UNITED STATES – FEBRUARY 25: Activists call on Congress to pass the $15 federal minimum wage hike. … [+]
Bad news this week for low income workers. This week, complex parliamentary rules stopped the Senate from including a $15 minimum wage in President Biden’s relief package. So even though polls show a $15 minimum wage is one of the most popular policy ideas in the country, Republicans seem to have successfully blocked it.
The federal minimum wage has sat at $7.25 per hour since 2009. Democrats want an increase up to $15 per hour, phased in over several years. But they can’t vote on it due to the threat of a Republican Senate filibuster, which needs 60 votes to overcome. They hoped to include the increase under special budget reconciliation procedures, which can’t be filibustered. But the Senate parliamentarian ruled the increase isn’t sufficiently relevant to the budget for inclusion, due to the so-called “Byrd rule,” named after legendary Senator Robert Byrd (D-WV).
Clear as mud so far? Basically, the Senate has become anti-democratic (the political philosophy, not the party) where you need 60 votes to do anything substantive, because the filibuster’s use has risen sharply. Because each state gets two Senators, and Republicans increasingly control elections in smaller states, the Republicans’ current 50% of seats only represents 43.6% of the population. Republican Senators haven’t represented a majority of the population since 1996, but they controlled the chamber 57% of the time until now.
Well, if Washington WRE -2.6% can’t act, what about the states? 29 states and the District of Columbia exceed the federal minimum wage, covering a little over 60% of the U.S. workforce. Red states like Missouri, Arkansas, and Florida have higher minimums, but those came through ballot initiatives. For states without ballot options, such as Texas, Wisconsin, and North Carolina, higher minimums are very unlikely due to Republican control of state legislatures.
Maybe businesses will raise wages? Amazon AMZN +1.2%, which already pays a $15 hourly minimum, has endorsed Biden’s proposal. Costco has announced a minimum wage of $16 per hour, and Wal-Mart says its workers will soon “average” $15 per hour, although their starting hourly wage remains at $11. It supports some unspecified increase in the hourly federal minimum, but not to $15.
But companies have their own reasons for raising wages. Amazon wants to continue its long and successful track record of blocking unionization, mobilizing against a current vote at an Alabama warehouse (including posting anti-union messages in workers’ bathrooms.). Wal-Mart is headquartered in Arkansas, where voters approved a phased-in $11 per hour minimum in a 2018 ballot initiative. But businesses usually show a lot of solidarity in resisting government mandates, especially in the employment arena, so they aren’t the solution for the worst-off workers.
Amazon’s case does show another road for raising wages—unions. For decades, U.S. labor law has been tilted heavily against unionization. Organizers are fired illegally, companies hire “consultants” that infiltrate worker groups, spying on and messaging constantly against unions, and spend huge sums on lawyers who delay and fight underfunded organizing drives.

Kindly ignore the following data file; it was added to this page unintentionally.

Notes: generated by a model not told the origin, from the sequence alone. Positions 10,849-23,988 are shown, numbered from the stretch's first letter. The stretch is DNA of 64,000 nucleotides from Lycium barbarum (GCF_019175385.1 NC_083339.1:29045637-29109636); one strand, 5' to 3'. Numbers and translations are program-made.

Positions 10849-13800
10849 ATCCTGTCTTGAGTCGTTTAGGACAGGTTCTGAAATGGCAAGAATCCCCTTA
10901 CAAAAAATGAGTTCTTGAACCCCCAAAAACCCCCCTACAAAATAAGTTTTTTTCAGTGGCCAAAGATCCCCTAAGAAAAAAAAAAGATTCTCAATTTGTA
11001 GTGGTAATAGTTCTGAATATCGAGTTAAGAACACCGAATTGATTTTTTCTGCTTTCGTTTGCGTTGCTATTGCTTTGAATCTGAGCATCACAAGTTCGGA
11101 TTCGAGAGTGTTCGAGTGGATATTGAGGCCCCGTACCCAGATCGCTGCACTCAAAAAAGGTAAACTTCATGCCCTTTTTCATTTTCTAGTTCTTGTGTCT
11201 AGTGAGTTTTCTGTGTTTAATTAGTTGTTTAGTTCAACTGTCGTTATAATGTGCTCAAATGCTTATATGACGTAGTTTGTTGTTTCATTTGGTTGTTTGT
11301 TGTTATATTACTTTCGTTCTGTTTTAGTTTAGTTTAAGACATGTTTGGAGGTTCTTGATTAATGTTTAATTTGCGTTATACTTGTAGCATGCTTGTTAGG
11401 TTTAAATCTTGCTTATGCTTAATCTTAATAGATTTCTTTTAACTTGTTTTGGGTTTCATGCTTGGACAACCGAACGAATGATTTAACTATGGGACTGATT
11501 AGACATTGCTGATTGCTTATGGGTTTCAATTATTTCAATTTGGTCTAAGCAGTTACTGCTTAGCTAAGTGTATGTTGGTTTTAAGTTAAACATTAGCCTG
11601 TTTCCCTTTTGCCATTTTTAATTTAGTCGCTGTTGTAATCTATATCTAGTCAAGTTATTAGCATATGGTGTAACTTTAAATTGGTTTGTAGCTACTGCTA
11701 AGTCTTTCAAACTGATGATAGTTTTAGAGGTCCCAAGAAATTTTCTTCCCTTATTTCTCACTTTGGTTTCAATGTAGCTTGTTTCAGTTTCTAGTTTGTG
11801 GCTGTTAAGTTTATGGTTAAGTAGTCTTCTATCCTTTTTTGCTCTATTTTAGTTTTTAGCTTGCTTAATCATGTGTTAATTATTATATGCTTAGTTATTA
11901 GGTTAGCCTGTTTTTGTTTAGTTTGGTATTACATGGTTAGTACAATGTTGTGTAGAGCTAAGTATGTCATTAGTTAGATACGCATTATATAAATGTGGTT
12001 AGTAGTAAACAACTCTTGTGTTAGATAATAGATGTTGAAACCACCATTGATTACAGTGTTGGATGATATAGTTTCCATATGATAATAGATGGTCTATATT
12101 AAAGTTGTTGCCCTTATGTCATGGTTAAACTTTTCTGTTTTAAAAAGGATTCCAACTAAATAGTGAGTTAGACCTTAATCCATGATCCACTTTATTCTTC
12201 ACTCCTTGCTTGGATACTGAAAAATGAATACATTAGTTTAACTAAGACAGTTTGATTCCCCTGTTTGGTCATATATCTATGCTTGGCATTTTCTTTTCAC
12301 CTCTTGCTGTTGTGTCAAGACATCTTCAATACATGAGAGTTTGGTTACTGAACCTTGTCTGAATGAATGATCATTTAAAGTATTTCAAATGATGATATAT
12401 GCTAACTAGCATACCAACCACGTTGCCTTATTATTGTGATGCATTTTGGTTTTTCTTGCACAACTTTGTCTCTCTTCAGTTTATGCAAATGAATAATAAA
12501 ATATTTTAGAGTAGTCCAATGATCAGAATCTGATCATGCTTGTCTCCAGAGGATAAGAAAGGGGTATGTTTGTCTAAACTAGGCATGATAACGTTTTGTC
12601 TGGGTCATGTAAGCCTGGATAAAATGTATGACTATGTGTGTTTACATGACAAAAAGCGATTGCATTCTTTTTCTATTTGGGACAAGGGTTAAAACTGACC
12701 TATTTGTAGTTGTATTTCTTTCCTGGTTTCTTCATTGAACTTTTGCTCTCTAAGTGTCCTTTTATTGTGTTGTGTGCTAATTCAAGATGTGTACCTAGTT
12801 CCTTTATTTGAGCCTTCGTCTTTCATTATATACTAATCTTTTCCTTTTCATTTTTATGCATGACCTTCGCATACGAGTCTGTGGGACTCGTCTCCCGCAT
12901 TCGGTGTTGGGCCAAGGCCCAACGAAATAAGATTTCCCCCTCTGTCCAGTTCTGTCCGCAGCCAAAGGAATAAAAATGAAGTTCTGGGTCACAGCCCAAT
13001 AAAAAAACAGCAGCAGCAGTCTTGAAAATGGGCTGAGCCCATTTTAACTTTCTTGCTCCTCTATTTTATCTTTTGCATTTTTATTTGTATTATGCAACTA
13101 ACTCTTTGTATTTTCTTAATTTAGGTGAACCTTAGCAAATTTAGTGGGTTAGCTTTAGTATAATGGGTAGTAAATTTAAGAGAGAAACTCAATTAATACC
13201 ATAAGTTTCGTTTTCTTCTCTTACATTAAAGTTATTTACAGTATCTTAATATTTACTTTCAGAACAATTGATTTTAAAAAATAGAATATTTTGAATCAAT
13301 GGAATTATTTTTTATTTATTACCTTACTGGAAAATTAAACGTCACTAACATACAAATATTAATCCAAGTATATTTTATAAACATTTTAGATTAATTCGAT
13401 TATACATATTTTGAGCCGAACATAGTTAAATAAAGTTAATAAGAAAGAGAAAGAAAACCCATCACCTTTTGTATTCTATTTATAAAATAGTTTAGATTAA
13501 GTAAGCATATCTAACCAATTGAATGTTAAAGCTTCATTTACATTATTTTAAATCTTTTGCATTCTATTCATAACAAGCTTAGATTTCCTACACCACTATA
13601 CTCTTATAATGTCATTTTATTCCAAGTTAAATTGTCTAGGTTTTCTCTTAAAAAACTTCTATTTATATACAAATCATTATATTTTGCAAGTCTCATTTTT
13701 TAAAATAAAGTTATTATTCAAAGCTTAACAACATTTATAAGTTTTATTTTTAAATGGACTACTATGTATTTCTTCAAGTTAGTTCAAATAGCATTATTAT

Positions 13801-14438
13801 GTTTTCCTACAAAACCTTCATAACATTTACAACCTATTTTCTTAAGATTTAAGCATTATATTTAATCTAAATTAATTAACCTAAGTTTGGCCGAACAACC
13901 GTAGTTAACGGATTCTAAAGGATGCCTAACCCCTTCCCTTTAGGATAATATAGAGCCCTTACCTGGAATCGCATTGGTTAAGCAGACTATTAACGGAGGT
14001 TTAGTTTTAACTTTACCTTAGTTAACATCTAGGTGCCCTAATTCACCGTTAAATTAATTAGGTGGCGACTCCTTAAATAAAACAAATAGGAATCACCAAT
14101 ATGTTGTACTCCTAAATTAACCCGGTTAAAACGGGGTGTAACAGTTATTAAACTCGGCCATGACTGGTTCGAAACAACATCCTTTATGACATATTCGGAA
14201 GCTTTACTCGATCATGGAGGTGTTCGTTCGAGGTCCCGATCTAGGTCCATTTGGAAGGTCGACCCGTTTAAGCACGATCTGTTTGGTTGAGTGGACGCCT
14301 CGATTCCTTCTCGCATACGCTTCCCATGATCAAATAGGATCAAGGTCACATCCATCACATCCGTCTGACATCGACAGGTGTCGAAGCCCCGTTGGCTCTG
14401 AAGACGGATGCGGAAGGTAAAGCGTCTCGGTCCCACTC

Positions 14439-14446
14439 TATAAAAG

President Biden, a self-described “union guy,” wants to change that, but he will be limited to executive actions, not significant legislation. Decades of unfair treatment have weakened private sector unions in particular, so there’s a long hill to climb. And the same Republican Senators now blocking a higher minimum will strongly oppose legislative efforts to level the playing field for unions.
Will the market itself fix the wage problem? There is some potential help if we run a “high pressure” economy, with high levels of continuing growth and not worrying about inflation. (Fed chairman Jerome Powell has endorsed that policy.). That can eventually pressure employers to raise wages. Prior to the pandemic, we had historically low levels of unemployment and that was finally beginning to move labor income upward, although we need years of tight markets to make substantial improvement.
But even tight markets didn’t always benefit low-wage workers. Brookings Institution researchers found that prior to the pandemic, a majority of white male workers had “upward occupational transitions” to better jobs. But black and Hispanic men, and women of all races and ethnicities, did not. The researchers identified “53 million low-wage workers” who were “churning through low-wage jobs.” (That churning costs employers, so a higher minimum wage can help employers reduce turnovers costs, even though many of them—especially small businesses—don’t see that.)
So while our lowest-paid workers continue to bear disproportionate burdens from Covid-19, job and income loss, evictions, and poor health care, they aren’t getting help on their low wages. Women have taken on more unpaid care work, leading more of them to drop out of the labor force altogether, in what Vice-President Harris has called a “national emergency.” And non-white workers are disproportionately hit, due to their concentration in bad jobs and structural racism and discrimination.
A minimum wage increase would help those at the bottom of the labor market, help push up wages for the many just above them who also are struggling, and reduce turnover costs for businesses. But Republicans seem to have blocked it for now, and states and market forces alone won’t solve the problem.
I’m an economist at the New School’s Schwartz Center (https://www.economicpolicyresearch.org), currently writing a book for Columbia University Press on cities and